CVE_3012_Session_04_Material_Properties_

CVE_3012_Session_04_Material_Properties_ - Session 4...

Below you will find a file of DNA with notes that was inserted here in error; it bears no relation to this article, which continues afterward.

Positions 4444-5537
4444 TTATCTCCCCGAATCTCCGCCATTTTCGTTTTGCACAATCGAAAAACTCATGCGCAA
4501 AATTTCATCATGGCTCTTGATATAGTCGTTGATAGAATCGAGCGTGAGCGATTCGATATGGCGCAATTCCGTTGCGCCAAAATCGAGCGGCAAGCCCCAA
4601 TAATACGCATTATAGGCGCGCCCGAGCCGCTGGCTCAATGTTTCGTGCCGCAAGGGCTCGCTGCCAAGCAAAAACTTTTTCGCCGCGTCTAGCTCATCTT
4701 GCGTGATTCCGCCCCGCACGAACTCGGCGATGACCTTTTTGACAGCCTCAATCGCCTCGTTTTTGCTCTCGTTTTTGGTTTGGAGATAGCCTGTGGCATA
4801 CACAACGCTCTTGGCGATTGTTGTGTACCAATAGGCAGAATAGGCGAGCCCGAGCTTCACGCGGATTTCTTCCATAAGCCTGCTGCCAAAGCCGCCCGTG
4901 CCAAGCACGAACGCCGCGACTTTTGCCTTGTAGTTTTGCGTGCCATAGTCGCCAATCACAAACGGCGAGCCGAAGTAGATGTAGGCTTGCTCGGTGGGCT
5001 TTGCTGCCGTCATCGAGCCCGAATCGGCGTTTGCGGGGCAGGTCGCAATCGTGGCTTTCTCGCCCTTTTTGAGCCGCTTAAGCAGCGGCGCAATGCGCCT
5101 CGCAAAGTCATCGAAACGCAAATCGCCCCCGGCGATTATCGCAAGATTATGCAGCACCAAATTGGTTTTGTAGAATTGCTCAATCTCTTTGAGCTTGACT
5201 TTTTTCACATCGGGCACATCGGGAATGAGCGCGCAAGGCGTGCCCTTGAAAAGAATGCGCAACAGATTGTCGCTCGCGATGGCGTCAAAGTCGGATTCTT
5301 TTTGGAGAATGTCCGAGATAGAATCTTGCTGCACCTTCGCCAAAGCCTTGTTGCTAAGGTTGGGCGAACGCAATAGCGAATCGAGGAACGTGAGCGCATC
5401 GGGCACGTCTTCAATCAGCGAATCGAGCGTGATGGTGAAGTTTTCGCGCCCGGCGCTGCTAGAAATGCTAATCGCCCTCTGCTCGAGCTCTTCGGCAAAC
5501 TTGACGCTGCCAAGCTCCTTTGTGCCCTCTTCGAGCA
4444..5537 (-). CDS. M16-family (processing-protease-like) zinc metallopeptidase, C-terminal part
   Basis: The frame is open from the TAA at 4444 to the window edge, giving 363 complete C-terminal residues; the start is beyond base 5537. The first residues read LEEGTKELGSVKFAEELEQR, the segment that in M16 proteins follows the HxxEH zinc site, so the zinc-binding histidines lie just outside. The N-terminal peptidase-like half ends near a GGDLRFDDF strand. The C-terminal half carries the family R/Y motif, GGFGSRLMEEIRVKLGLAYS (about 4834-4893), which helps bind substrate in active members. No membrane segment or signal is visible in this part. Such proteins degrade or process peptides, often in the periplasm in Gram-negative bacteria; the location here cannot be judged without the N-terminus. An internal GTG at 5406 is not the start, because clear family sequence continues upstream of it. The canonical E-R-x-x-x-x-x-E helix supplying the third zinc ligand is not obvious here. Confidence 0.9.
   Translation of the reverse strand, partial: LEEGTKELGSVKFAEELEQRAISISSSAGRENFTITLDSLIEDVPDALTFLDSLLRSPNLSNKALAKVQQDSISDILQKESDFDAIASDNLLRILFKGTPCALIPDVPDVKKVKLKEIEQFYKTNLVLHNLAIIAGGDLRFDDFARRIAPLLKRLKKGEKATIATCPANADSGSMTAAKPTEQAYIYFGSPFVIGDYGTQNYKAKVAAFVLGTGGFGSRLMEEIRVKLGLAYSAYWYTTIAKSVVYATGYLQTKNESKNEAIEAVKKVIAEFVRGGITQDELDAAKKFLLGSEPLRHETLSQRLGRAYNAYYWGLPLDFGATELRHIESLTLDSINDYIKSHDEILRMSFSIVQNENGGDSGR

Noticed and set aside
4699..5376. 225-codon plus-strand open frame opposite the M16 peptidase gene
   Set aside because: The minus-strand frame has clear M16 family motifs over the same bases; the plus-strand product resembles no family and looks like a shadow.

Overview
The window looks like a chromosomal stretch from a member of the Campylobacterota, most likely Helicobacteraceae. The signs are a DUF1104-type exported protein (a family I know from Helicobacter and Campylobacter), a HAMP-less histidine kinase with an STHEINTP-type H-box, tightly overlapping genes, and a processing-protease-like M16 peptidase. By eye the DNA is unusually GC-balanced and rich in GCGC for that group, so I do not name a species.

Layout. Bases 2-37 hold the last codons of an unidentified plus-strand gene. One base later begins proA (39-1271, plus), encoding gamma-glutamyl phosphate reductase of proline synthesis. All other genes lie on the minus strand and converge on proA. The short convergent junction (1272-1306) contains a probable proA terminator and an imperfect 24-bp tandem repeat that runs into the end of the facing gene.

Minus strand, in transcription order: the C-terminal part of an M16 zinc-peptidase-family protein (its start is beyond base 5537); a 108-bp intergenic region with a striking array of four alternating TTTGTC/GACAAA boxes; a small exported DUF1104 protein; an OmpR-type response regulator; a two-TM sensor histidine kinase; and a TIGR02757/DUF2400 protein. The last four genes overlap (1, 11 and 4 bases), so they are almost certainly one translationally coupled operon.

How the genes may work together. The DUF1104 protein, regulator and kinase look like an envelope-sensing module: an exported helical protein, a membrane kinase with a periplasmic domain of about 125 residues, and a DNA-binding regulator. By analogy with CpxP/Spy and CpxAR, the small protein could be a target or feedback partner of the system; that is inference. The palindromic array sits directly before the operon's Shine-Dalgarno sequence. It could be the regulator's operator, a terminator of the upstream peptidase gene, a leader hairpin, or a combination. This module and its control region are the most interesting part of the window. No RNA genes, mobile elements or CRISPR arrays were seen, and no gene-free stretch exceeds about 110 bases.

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Unformatted text preview: Session 4 Material Properties and Testing Part 3 – Failure and Safety; Testing CVE 3012, Fall 2011 Outline • Failure and Safety • Brittle Fracture - Lake Carling case study • Charpy V-Notch test • Laboratory Measuring Devices • Nonmechanical Properties Criteria for material selection 1. Economic Factors 2. Mechanical Properties 3. Nonmechanical Properties 4. Production and Construction 5. Aesthetic Characteristics 6. Material Variability 7. Laboratory Measuring Devices Fatigue S-N Curves The stress versus number of cycles to failure (S-N) curves for a tool steel and an aluminum alloy. S-N Curves Fatigue Strength Factors Reductions in the fatigue strength of cast steels subjected to various surface-finishing operations. Note that the reduction becomes greater as the surface roughness and the strength of the steel increase. Failure and Safety • Fatigue – repeated stresses below material strength – lower stresses require more repetitions – endurance limit for metals • Fracture – brittle materials at max stress – ductile materials due to excessive plastic deformations – Ductile materials brittle fracture at low temperature due to crack propagation • Buckling – unstable lateral deflection in compression members – in composites causes wrinkling of the fibers Mamlouk 1.2.9 Failure and Safety – Excessive deformation • serviceability • alter structural elements – General yielding • large scale yielding spread throughout in ductile materials Mamlouk 1.2.9 Factor Of Safety Applied for Design Depends on - Size of the structure - Cost of failure - Variability in material properties - Accuracy in identifying the loads - Local conditions - Allowable Stress design method σ failure - Single factor of safety σ allowable = FS - Strength (LRFD) design method - Load factors ΦR N ≥ RU γ i Qi - Resistance factors Mamlouk 1.2.9 Charpy V Notch Results • Plot the provided test results • Identify the ductile/brittle transition zone Excel Temp(F) 310 240 150 80 20 10 0 -10 -20 -40 Toughness (ft-lb) 80 79 78 57 33 26 18 10 7 5 Toughness (ft-lb) Charpy V Notch Test 100 80 60 40 20 0 -100 -50 0 50 100 150 Temperature (F) 200 250 300 350 Brittle Fracture Failure Modes Brittle vs. Ductile Lake Carling Photos Photo 1. The Lake Carling stopped in ice, 22 March 2002 (assisting tug, the Ryan Leet, on the port side) Lake Carling Photos Photo 2. Principal fracture Lake Carling Photos Photo 3. Frame 93 Photo 4. Frame 89 Photo 5. Frame 91 (aft) Photo 6. Frame 171½ starboard Brittle Fracture Ship Case Study • The Lake Carling bulk carrier • Constructed in Turkey in 1992 to DNV 1A1 and Polish Registry specifications. Strengthened for heavy bulk cargoes including alternate loading arrangements (holds 2 and 4 may be kept empty). • Constructed to DNV ice class 1C specifications. Grade A steel in the majority of the hull structure. Grade E steel in shear strake and strength deck. • March 2002, loaded iron ore in Quebec, Canada • According to the loading instrument, the greatest seagoing Still Water Bending Moments (SWBM) were located at frames 85 (hold 4) and 154 (hold 2), and were 90% and 86% of maximum http://www.safeship.ca/page7.php Brittle Fracture Ship Case Study • Next day, hold 4 opened for routine maintenance. Water streaming in on the port side through a 6m fracture. Air temperature -6° C; water temperature 0° C. • Lake Carling stopped in ice. Bracing work fitted to the inside of the fracture to reduce water ingress. • 22 March rescue tug arrived . Proceeded to the Bay of Gaspé. • Freezing spray was causing ice accretion on the forward third of the vessel, thus increasing the SWBM. Brittle Fracture Ship Case Study • Pre-existing cracks - One year earlier, the Lake Carling had extensive re-fit and dry-docking at Gdansk (Poland). No cracks documented in hold 4. During the post accident survey, five other cracks were observed at the bottoms of the side shell frames in this hold between frames 85 and 96. • Study of cargo operations since leaving dry-dock revealed an overstress event four months prior to the fracture. The overstress had occurred at the maximum SWBM locations between frames 86 and 91 and was at least 103% of the approved seagoing allowable limit. Most probable genesis of the cracks in hold 4 – culminating in the eventual brittle fracture at frame 91. Brittle Fracture Ship Case Study • Steel Tests – steel removed to make repairs was examined by the TSB. Charpy Vee Notch (CVN) energies were found to be relatively low. Fracture mechanics calculations showed that a 10 cm crack (similar to other pre-existing cracks in hold 4) would experience brittle fracture at approximately 11 ksi –well below the material’s ultimate tensile strength. • In 2003, a sister ship, the Ziemia Gornoslaska, called at the port of Montreal to repair small cracks discovered in the side shell. This steel was also tested by the TSB and CVN energies were found to be less than that found with the Lake Carling steel (TSB 2004). Laboratory Measuring Devices • Dial Gage • Linear Variable Differential Transducer (LVDT) • Strain Gage • Proving Ring • Load Cell • Extensometer Dial Gage • Smallest division = 0.001” • Max measurement called travel • Attach between two points to measure relative movement • Zero the gage by rotating the large scale • Read the 10-ths of an inch from the small scale • Read the 1000-ths of an inch from the large scale • Calibration – Micrometer – Gage blocks LVDT • Displacement transducer used to measure small movements or deformations (~ 0.001 inch) • Consists of – nonmagnetic shell with one primary and two secondary electric coils – magnetic core connected to a push rod • An electric voltage is input to the LVDT and an output voltage is obtained • As the core moves into one of the secondary coils the result is that the sum of their outputs creates an output of certain magnitude • Requires periodic calibration Strain Gage • Very thin wire arranged in a series of loops • The wire is cemented to a backing which is glued to the material where strain is to be measured • Strain is change in length with respect to the original length, called gage length • As the material elongates, the wire increases in length and decreases in diameter, causing the electrical resistance of the gage to increase • The change in resistance of the wire associated with strain of the material is measured • A Wheatstone bridge used to measure change in resistance Proving Ring • Used to measure forces • Consists of a steel ring with a dial gage attached • When force is applied, the ring deforms and the attached dial gage registers a reading • Through calibration charts the dial gage reading is related to the force value • Periodic calibration required Load Cell • Force measuring device used for axial loading and bending tests • An electric voltage is input to the load cell and an output voltage is obtained • If the relation between the force and the output is known, the force can be easily determined by measuring the output voltage • Periodic calibration required Extensometer • Available in different sizes • Two cantilever beams separated by a fixed distance at each end – Fixed end measures deformations. – Sample end is free to move apart as the test piece to which they are attached stretches • Each arm of the cantilever has a strain gauge attached to its upper and lower surfaces • Appropriate deflection range to accommodate the expected strain Nonmechanical Properties • Density and Unit Weight • Thermal Expansion • Surface Characteristics Mamlouk 1.3 Density and Unit Weight • Density • Mass per unit volume of material • Units kg/m3 or lb/ft3 = • Variety: • total (wet, moist) density • solid density (particles) • Unit Weight • Weight per unit volume of material • Equals density times acceleration of gravity • Units kN/m3 or lb-force/ft3 • Variations: • saturated • moist • dry ρ m V W γ= V γ = ρg Mamlouk 1.3.1 Volumes for Determining Density • • • • Loose Compacted Total particle Volume inaccessible to water • Volume of solids Specific Gravity • Ratio of the mass of a substance to the mass of an equal volume of water at a specified temperature • Density of water 1 Mg/m3 or 62.4 lb/ft3 • Gs is dimensionless • Types - bulk-dry - bulk-SSD - apparent ρ Gs = ρw Specific strength (tensile strength/density) Specific Strength and Specific Stiffness Specific stiffness (elastic modulus/density) Specific Strength versus Temperature Thermal Expansion • Thermal deformations • At high temperature – expansion • At low temperature – contraction α L= ΔL ΔT = ε L ΔT • Linear coefficient of thermal expansion • Units - μ ε /Cº • Volumetric coefficient of thermal expansion • For isotropic materials • Applications Mamlouk 1.3.2 α V = 3α L αV = ΔV ΔT V Thermal Expansion Example • Given: Unconstrained steel rod length 200mm, diameter 20 mm at 15°C. The rod is heated uniformly to 115 °C. Coefficient of thermal expansion = 12.5x10-6 m/m/°C. • Find: Length after heating. δL = (α L )(δT )( L 0 ) δL = (12.5 x10 −6 m / m / °C )(115°C − 15°C )(200mm) δL = .25mm L = 200.25mm • Is there any stress in the rod? Why? Mamlouk 1.26 Thermal Expansion Example (cont) • If the rod is fixed on both ends (fully constrained) what stress is induced? δL = (α L )(δT )( L 0 ) σ = Eε δ L (α L )(δ L)(L0 ) ε= = L0 L0 ε = (12.5 x10−6 m / m / °C )(115°C − 15°C ) ε = 12.5 x10−4 m / m σ = (207GPa)(12.5 x10−4 m / m) σ = .2588GPa( 145,037 psi / GPa) = 37,540 psi Mamlouk 1.26 Physical Properties of Selected Materials at Room Temperature Metal Aluminum Aluminum alloys Copper Copper alloys Iron Steels Lead Magnesium Magnesium alloys Nickel Nickel alloys Titanium Titanium alloys Tungsten Zinc Nonmetallic Ceramics Glasses Graphite Plastics Wood Density 3 (kg/m ) Melting Point (°C) Specific heat (J/kg K) 2700 2630–2820 8970 7470–8940 7860 6920–9130 11,350 1745 1770–1780 8910 7750–8850 4510 4430–4700 19,290 7140 660 476–654 1082 885–1260 1537 1371–1532 327 650 610–621 1453 1110 –1454 1668 1549–1649 3410 419 900 880–920 385 377–435 460 448–502 130 1025 1046 440 381–544 519 502–544 138 385 Thermal conductivity (W/m K) 222 121–239 393 29–234 74 15–52 35 154 75–138 92 12–63 17 8–12 166 113 2300–5500 2400–2700 1900–2200 900–2000 400–700 — 580–1540 — 110–330 — 750–950 500–850 840 1000–2000 2400–2800 10–17 0.6–1.7 5–10 0.1–0.4 0.1–0.4 Surface Characteristics • Deterioration – Corrosion (metals and ceramics) • Deterioration by a reaction with environmental chemicals • Types: chemical or electrochemical – Degradation (asphalt and concrete) • Asphalt – aging • Concrete – carbonation, salt formation, sulfate attack Mamlouk 1.3.3 Surface Characteristics • Abrasion and Wear Resistance – Pavements – skid resistance • Surface Texture – Smooth on concrete aggregate – Rough on asphalt aggregate Mamlouk 1.3.3 Continued leakage in the expansion joint leading to concrete degradation at the beam seat level and the appearance of cracks. Production and Construction • Production – Availability – Labor • Intensity • Skill • Construction – Available equipment – Tradition (trained work force) – Regionally available materials Mamlouk 1.4 Summary • Failure and Safety • Brittle Fracture - Lake Carling case study • Charpy V-Notch test • Laboratory Measuring Devices • Nonmechanical Properties ...